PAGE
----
Better Budgeting: Retirement: A Journey Not a Destination

Retirement: A Journey Not a Destination

Financial Journey (featured column)
by Karen Kuebler

Planning for early retirement takes complete commitment, focus, and lots of hard work. But it can be the most fantastic journey.

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Do you ever dream about being financially independent? Does the idea seem like an impossibility for you? Some years ago I began to dream of being able to retire at a relatively young age. I actually prefer the idea of *financial independence* vs. *retirement.* Many people choose to do some type of work, or follow their passion, rather than retire altogether. That’s the nice part of being financially independent. It creates a situation in which you have choices and options. At the age of 30, I became really committed to the idea of being able to retire before I was 50 years old. I didn’t have a clue how to accomplish this, but I *knew* I would! And, I did! Four years ago, my husband and I built our retirement home and moved into it when I was 46 years old. Let me tell you... if we could achieve this dream, anyone *can* achieve their dreams. It takes complete commitment, focus, and lots of hard work. But it can be the most fantastic journey!

I also want to explain my choice of title for this article because this was a very important discovery for me along the way. Through the years I have found myself *so* focused on my goals, retirement included, that I often forget to enjoy the journey along the way. When I finally reach my goal, I expect something to occur, like the Land of Oz to appear or something. And guess what? It doesn’t! I learned many things as we worked toward retirement, but I believe the most important was to enjoy every step of the journey along the way toward my goals!

Our journey was filled with highs and lows, probably like many of you reading this now.

My husband and I have been married almost 23 years. Our Anniversary is April 1st. My husband had 2 children from a previous marriage, one of whom was still living at home when we married. I had two boys, 6 and 8, years old. For many years we were focused on putting our family together and raising our children. Thoughts of retirement and/or financial independence were the furthest thing from our mind. We lived in the Silicon Valley area when we first married.

I was in a job that held no challenge and no future for me. I was also working for a man who was considered by most to be a tyrant. As life will do, it provided us an opportunity we didn’t expect. I became horribly ill with strep throat and missed a week of work. I had been attending night classes, taking Accounting courses at the time. I remember taking a test when I was sick, sitting in a desk outdoors so I wouldn’t contaminate anyone!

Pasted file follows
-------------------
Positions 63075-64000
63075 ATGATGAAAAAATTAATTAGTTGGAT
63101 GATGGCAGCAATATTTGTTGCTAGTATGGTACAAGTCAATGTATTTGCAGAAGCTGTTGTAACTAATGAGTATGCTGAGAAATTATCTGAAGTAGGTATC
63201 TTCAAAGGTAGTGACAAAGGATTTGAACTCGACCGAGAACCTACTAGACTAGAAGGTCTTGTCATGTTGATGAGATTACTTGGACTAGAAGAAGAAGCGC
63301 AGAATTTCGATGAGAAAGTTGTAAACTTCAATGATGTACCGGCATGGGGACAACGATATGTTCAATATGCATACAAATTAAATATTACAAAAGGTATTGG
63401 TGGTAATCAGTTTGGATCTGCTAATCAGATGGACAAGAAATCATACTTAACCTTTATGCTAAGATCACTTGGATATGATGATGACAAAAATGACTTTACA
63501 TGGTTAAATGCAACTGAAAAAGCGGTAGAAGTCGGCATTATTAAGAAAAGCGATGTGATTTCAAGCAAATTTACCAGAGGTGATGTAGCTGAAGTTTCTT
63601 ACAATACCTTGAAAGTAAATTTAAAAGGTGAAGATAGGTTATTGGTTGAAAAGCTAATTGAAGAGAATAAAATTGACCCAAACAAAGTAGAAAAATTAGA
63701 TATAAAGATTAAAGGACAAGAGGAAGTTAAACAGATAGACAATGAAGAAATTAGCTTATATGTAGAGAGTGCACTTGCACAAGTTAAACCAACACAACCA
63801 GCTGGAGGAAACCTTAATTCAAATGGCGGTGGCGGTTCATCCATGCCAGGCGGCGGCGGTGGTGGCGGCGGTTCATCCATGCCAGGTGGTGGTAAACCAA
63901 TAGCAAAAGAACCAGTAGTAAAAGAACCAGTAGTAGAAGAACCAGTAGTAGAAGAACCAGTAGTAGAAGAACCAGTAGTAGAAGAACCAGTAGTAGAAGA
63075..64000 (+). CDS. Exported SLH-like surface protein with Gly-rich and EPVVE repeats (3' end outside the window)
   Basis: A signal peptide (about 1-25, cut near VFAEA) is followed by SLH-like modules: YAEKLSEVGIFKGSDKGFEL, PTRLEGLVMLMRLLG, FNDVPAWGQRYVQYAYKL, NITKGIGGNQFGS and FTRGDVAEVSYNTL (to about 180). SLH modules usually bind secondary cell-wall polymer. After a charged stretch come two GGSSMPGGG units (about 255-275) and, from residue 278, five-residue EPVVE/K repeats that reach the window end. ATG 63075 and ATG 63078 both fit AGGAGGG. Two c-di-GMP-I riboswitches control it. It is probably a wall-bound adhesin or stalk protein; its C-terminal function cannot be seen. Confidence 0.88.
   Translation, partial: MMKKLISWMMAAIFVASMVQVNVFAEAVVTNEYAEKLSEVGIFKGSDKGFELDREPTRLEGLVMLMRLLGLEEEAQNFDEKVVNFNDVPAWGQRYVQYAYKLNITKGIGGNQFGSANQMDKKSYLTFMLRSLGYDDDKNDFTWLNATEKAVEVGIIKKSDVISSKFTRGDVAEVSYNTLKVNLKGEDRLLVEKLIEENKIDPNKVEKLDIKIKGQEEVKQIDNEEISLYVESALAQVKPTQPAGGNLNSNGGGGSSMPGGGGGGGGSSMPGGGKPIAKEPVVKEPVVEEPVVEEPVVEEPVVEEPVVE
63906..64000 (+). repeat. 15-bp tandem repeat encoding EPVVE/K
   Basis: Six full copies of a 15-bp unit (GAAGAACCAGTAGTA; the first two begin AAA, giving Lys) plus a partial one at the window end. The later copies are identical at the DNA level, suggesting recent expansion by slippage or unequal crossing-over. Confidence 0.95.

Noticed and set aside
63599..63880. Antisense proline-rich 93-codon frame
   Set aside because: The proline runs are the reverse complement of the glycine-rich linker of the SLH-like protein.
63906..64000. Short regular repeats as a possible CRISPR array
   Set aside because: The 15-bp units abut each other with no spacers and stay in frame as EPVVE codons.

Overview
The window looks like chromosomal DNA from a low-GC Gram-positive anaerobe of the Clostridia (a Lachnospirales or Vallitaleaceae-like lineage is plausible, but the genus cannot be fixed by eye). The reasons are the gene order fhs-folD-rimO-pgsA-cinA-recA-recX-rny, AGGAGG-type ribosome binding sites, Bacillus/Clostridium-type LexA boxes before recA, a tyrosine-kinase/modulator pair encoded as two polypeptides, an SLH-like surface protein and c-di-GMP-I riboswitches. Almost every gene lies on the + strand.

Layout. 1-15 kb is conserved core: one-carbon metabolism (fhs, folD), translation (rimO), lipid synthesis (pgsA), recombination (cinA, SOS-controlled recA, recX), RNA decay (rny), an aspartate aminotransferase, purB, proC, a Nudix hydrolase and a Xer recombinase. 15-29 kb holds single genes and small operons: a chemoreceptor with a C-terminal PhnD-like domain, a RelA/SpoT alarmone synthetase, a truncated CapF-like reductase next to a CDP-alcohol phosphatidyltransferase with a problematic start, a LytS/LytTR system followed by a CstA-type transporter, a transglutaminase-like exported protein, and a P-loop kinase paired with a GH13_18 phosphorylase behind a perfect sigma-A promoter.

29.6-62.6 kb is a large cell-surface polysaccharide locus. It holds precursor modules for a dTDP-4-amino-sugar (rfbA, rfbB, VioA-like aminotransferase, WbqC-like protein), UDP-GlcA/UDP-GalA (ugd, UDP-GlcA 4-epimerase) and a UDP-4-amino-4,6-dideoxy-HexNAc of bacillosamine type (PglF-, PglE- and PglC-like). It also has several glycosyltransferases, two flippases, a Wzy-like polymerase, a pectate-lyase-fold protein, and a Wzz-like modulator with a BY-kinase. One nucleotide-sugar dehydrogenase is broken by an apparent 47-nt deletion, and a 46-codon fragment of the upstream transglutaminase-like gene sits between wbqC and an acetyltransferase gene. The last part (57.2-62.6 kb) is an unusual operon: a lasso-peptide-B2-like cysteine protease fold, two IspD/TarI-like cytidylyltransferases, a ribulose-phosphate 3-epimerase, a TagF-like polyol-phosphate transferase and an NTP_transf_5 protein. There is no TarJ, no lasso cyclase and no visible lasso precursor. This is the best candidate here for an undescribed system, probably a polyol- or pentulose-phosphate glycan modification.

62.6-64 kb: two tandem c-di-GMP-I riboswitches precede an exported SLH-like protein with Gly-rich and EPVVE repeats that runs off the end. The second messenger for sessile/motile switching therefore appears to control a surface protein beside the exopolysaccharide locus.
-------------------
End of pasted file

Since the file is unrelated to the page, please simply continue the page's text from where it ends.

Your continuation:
While I was at home sick that week, my husband was thinking how nice it would be if I didn’t have to go back to face the tyrant. He also wanted me to be able to realize my long-term dream of going back to school full-time and getting my Bachelor’s Degree in Business. At the rate I was going at night, it would take another 10 years! He brought out the calculator, and each day would go over the numbers with me. I was the one who was reluctant to quit. It’s also a twist, because I’m the one who loves to play with the calculator. My husband calls it my binky! Can’t go anywhere without it! His calculations proved that we wouldn’t be losing much in income if I quit, after considering taxes, costs associated with child care, and other necessities for working women.

Maybe it was my weakened condition, but by the end of the week he had me convinced to quit. My initial goal wasn’t to be a stay-at-home mom, but this really turned out to be one of the best outcomes. Our boys were 9, 11, and 18 by this time. I registered for school full-time to complete my B.S. in Finance. I was able to schedule my classes around the children’s schedules.

This was a major life choice for our family, and for me in particular. We had the challenges of a family with one income, a large mortgage payment, and quite a bit of debt racked up in credit cards during the time I had been working. We have struggled, learned and triumphed over the last 23 years! We learned about getting out from under heavy debt, how to live a daily life of frugality and actually *enjoy* it, and how to set goals and accomplish them one by one. We learned how to save every dime and the importance of good investing. We learned how to become very resourceful and creative to achieve our dreams. It *really* is possible to achieve your financial dreams, however extraordinary they might seem, through a series of very ordinary steps. Our journey is living proof!

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